Thursday, February 14, 2013

'Where's your evidence?'

The Austin Chronicle's Jordan Smith has a crackerjack, must-read story with the same title as this post on problems at police evidence rooms across the state and the implications for both the guilty and the innocent. So much good stuff there I won't bother excerpting, just go read the whole thing.

See related Grits posts:


Anonymous said...

How much can Texas REALLY expect from forensic agencies responsible for handling and storing evidence that also make the following callously indifferent statements,

"...Smears [from rape kits] are not processed in a way that is intended to preserve them for later DNA testing. As an illustration, smears are fixed and stained using various solutions. However, none of these solutions are subjected to QC testing to determine if they are contaminated with human DNA...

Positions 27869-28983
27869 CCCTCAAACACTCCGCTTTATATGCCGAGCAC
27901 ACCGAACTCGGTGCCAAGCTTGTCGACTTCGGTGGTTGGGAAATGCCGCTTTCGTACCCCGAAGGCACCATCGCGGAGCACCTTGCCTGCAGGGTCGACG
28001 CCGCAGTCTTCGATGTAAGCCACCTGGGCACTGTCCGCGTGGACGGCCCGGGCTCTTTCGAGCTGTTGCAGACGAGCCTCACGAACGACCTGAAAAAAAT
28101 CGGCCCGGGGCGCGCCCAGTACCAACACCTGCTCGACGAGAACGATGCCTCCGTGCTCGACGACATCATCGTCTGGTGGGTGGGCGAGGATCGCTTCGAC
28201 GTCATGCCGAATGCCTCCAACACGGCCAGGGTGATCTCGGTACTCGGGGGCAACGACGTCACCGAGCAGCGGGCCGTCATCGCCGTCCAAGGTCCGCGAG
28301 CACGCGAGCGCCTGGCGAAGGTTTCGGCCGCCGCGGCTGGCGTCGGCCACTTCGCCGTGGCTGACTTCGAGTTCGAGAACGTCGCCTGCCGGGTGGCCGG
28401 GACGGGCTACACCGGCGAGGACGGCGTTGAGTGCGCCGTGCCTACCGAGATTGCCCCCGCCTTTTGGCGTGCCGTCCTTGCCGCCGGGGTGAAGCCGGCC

...following analysis, smears are not stored in the freezer in a way that would maintain their testability using DNA analysis methods. They are stored at ambient temperature, where it is known that the DNA will ultimately degrade and become untestable...
...In the case of the smears, they are retained and not discarded because they are a stable record of the test result - they can be reexamined microscopically at a later time. They are not retained because they are suitable for DNA testing..."

Except that they can be, and are.

Anonymous said...

I don't get it. If the evidence has been analyzed, there should be documentation of the analysis, and the evidence should be returned to the owner.
Are PDs seizing evidence, NOT analyzing it, and keeping it? If it is a large item, swab it and store the swabs. No need for the PD to hold onto large, bulky items.

And can anyone explain what "to secure convictions" means? Do appeals require re-analysis of evidence? I think not.

Gritsforbreakfast said...

"Do appeals require re-analysis of evidence?"

Sometimes habeas claims do